Many people do not consider the impact of inflation on their retirement income. But regardless of whether youre working or retired, the price of goods and services you need will continue to rise.Think about how the price of even bare necessities like food and fuel have gone up over the past 20 years. While you are working, your income likely goes up regularly to help keep pace with inflation. But this is not always the case when you retire. Average Prices in 2000 versus 2020   2000 2020 Gallon of gas $1.26 $1.84 U.S. postage stamp 33 cents 55 cents Loaf of bread $1.72 $2.08 Dozen eggs 89 cents $1.58 Sources: / / With people living so much longer today than they did in the past, it is not uncommon at all for retirement to last 20, 25, or even 30 years. Using an average inflation rate of just 3.2%, income would have to double in 20 years to keep pace with inflation.This means if your current retirement income is $4,000 per month, it would have to go to $8,000 in 20 years for you to maintain the same lifestyle you have today. Because of that, including a plan to increase your retirement income is a must.

  1. Emergencies / Unexpected Expenses

Emergencies can and often do occur, whether youre working or retired. So, it only makes sense to prepare for them financially. These can include home or auto repairs, uninsured medical expenses, and/or the cost of an unexpected trip to visit a loved one who needs assistance.Having an emergency fund can give you some financial cushion so that you dont have to dip into your retirement funds and/or put these items on high-interest credit cards where they can end up costing even more if you dont pay the balance each month.Keeping your emergency funds in a safe place is wise, such as a savings account at a bank or credit union. If you need money in a hurry, they will also be easily accessible with no surrender or early withdrawal penalty.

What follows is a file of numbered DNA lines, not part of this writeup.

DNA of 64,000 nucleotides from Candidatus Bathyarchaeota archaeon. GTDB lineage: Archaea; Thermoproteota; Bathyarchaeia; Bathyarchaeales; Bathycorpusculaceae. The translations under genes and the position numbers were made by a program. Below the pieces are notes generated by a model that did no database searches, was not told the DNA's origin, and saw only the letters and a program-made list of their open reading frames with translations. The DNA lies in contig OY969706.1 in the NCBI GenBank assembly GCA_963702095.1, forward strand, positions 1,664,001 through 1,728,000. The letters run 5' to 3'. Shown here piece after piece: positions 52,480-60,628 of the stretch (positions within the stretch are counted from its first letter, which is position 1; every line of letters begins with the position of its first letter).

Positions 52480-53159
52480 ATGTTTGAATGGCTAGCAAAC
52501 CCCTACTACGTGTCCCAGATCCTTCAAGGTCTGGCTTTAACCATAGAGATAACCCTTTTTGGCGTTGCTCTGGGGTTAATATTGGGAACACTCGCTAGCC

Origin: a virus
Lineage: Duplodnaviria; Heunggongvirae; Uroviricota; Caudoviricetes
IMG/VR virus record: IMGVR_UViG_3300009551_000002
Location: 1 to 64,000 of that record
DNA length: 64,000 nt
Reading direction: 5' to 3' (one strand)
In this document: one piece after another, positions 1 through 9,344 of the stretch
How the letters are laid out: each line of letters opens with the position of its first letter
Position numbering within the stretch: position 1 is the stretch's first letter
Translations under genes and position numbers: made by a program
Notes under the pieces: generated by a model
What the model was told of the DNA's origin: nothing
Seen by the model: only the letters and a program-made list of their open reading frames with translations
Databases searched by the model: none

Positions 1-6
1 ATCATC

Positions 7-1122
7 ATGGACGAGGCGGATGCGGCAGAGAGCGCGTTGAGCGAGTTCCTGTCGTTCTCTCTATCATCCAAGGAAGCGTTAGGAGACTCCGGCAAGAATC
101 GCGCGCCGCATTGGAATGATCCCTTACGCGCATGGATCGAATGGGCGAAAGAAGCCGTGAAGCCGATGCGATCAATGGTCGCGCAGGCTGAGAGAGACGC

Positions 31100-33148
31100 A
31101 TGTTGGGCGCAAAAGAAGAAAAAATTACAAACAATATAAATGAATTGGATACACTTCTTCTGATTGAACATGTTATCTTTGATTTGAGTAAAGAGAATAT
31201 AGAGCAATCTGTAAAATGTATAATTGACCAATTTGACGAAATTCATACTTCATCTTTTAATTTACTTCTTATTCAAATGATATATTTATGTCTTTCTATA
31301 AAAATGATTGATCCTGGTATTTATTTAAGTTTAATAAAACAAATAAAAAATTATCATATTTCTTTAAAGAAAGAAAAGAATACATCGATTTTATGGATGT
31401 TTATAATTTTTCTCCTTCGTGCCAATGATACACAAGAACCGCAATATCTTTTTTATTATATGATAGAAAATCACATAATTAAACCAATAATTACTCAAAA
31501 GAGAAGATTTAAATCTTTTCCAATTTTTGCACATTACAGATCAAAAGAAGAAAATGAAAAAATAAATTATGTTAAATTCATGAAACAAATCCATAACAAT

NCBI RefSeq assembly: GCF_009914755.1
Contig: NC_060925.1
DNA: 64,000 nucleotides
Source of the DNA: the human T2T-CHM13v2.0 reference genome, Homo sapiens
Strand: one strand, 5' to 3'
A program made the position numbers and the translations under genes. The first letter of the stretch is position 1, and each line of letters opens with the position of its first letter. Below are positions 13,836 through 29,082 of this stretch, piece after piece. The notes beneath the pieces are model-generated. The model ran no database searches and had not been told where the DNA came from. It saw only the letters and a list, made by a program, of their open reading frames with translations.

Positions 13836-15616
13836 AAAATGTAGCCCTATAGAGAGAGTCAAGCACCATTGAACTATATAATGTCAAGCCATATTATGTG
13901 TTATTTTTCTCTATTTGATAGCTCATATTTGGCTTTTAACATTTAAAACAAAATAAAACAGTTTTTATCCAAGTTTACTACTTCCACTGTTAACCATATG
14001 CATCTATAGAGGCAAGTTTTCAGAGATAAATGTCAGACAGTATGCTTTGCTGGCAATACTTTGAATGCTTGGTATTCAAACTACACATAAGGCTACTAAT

1. Market Volatility / Investment Losses

Indeed, another key risk to cover in retirement is stock market volatility, and in turn, investment losses. Seeing the value of your investments go down is challenging at any age. Still, it can be challenging after youre retired especially if you cannot recoup the losses.Many people dont realize that getting back to even following a financial loss can require a significant amount of return. For example, if you invest $10,000 and it falls by 50% in Year 1, you will be left with $5,000.If you generate a positive return of 50% in Year 2, though, you will not be back to even. Instead, the value of your investment would be $7,500. Thats because 50% of $5,000 is $2,500 and $2,500 added to the $5,000 you had at the end of Year 1 gives you just $7,500.So, in this case, you would require a return of 100% in Year 2 just to get you back to the original $10,000 value and the more significant the loss, the more recovery you will need to get you back to square one. Gain Required to Get Back to Even Following a Loss Amount of Loss Gain Required to Get Back to Even 10% 11.1% 20% 25% 30% 42.9% 40% 66.7% 50% 100% 60% 150% 70% 233.3% 80% 400% 90% 900% 100% Broke  Nobody knows when the stock market will go up or down. Therefore, it is wise to have a plan in place for diversifying your portfolio so that a market correction will not upend your entire life savings (and, in turn, your retirement income security). How to Protect Yourself Against Financial Risk in RetirementThere is no way to determine how the stock market or interest rates will perform. But there are ways to plan for various situations even after youve retired and need to rely on a guaranteed incoming cash flow.The best way to start is to discuss your short- and long-term financial objectives with a retirement income planning professional. From there, you can develop a plan that fits your specific needs.